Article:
Anti-terror police have carried out a series of raids on British Sikhs, seizing cash and electronic devices as part of an investigation into alleged extremism.
West Midlands Police Counter Terrorism Unit (WMCTU) carried out multiple searches on this week, swooping on five properties in Birmingham, Coventry and West London.
Up to 70 officers took part in the co-ordinated operation, targeting suspects accused of being involved in “extremist activity in India and money laundering”, but no arrests were made.
HuffPost UK understands an army bomb disposal squad was called to the Coventry address, after a number of fireworks were discovered at the residential property.
The Sikh Federation UK, a pro-Sikh independence organisation, accused Special Branch officers of abusing an elderly resident and said the operation was “politically motivated” and a “waste of money and resources.”
The dawn raids came a day after the federation held a convention in the West Midlands in support of an independent Sikh homeland in India called ‘Khalistan’.
A spokesman claimed the operation was an “unfair targeting of Sikh activists” and said it hoped the police were “not doing the dirty work of the Indian authorities”.
He added: “Britain is being used by the Indian government to crack down on so-called Sikh extremism in the UK, for which there is no evidence.
“The raids were simply a fishing expedition to disrupt legitimate campaigning by Sikhs in the UK. Britain is pandering to India for trade favours in a post Brexit world and this is an example of appeasement.”
Britain and the West Midlands region in particular has been the nerve centre for the Sikh separatist movement since 1984, when the Indian army launched an assault on the religion’s holiest shrine the Golden Temple in Amritsar in Punjab, India, in an attempt to flush out armed disaffected Sikhs.
Months later, the then-prime minister Indira Gandhi was assassinated by Sikh bodyguards, sparking riots across the country which saw thousands of Sikhs killed by angry Hindu mobs.
British Sikhs formed the International Sikh Youth Federation (ISYF) soon after, but found it proscribed in the UK under anti-terror laws until 2016, when in an unprecedented move the ban was lifted.
Shamsher Singh, of the National Sikh Youth Federation, told HuffPost his home in Hayes, London, was one of the addresses targeted by detectives.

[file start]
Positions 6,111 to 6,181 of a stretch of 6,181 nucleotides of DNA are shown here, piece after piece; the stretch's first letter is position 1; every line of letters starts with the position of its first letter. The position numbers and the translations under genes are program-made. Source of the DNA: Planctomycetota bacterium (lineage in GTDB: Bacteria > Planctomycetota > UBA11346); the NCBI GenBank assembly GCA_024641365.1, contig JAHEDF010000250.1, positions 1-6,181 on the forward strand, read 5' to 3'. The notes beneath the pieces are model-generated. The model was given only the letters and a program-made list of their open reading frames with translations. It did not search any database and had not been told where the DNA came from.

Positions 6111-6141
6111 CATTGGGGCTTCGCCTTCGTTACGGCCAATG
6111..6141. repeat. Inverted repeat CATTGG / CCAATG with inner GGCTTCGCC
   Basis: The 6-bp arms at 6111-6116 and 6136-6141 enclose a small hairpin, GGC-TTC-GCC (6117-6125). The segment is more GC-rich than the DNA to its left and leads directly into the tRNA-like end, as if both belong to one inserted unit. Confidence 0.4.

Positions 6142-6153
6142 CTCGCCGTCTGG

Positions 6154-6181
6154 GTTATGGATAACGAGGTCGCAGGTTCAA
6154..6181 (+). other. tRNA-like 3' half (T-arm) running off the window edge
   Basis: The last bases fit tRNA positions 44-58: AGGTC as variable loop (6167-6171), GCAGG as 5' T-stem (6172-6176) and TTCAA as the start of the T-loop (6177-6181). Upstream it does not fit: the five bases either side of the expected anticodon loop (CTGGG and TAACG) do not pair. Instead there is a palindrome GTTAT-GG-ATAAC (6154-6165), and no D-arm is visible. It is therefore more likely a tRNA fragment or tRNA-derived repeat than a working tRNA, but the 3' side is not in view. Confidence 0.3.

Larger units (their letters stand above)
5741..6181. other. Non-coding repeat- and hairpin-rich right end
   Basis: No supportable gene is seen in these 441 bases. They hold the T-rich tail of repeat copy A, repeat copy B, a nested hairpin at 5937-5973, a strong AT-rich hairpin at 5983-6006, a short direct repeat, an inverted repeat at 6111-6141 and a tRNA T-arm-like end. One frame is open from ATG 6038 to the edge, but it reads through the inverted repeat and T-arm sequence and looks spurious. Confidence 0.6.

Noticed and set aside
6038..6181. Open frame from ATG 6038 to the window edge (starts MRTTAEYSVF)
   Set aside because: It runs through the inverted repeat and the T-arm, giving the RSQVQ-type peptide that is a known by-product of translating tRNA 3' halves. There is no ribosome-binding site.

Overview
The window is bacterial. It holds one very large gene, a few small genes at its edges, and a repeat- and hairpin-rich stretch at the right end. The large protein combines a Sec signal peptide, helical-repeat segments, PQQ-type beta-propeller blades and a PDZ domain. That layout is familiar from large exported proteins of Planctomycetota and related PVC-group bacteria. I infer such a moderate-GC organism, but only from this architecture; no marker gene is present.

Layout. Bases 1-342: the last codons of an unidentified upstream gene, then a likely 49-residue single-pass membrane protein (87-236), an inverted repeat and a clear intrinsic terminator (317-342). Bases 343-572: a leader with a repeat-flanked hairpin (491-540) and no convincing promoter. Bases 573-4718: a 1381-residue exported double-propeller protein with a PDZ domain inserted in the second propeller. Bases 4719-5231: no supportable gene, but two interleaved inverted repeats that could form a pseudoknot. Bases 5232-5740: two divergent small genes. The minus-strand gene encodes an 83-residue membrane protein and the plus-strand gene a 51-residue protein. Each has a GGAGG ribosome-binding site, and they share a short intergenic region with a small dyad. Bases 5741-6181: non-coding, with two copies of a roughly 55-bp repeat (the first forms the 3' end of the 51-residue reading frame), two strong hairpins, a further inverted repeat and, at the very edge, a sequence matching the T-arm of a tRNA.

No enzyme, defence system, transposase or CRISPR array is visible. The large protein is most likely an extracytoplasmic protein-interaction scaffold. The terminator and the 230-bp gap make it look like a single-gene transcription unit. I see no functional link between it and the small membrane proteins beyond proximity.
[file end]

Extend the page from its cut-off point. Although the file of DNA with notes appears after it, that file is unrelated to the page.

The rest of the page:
Singh, 31, said: “They knocked on the door and appeared quite apologetic when they said they’d been told to search for money which I was being accused of laundering.
“They found no cash, but took all my computers and electronic devices which contain years of my research.
“There is no Sikh terrorism or extremism. We are simply exercising our legitimate right to self determination enshrined in the UN charters.
“British authorities are acting like lackeys for the Indian government who are trying to defame and demonise Sikhs in the UK.
“We need to build our own Sikh institutions to counter this campaign of disinformation from the Indian government which is clearly leaning on the UK authorities to try and silence us.”
He said he believed the raids were connected to an ongoing Indian police investigation into Scottish Sikh activist Jagtar Johal, who has been held for almost a year without trial in Punjab for allegedly funding the murders of prominent Hindu politicians in the north west Indian region.
Our family home was raided by SO15 officers today. Looking to find clues for alleged money laundering. Our family once again experienced how no space is allowed for those that honour Khalistan's Shaheeds and refuse to compromise their ideals.#KhalistanZindabad— ਸ਼ਮਸ਼ੇਰ ਸਿੰਘ (@anandpur_exile) September 18, 2018
Two websites associated with Johal were taken down just hours after this week’s police operation.
Birmingham Edgbaston MP Preet Kaur Gill – the first female Sikh to sit in the Commons – said she had “serious concerns” about the raids and that she planned to take up the matter directly with Home Secretary Sajid Javid.
She told Huffpost: “There is speculation that the police raids have political motives and targeting those activists who are outspoken on the 1984 Sikh Genocide issue.
“If this is the case then it is totally unacceptable.”
A West Midlands Police spokesman said: “Searches of a number of properties as part of a West Midlands Counter Terrorism Unit (WMCTU) investigation into allegations of extremist activity in India and fraud offences have now concluded; the investigation continues.”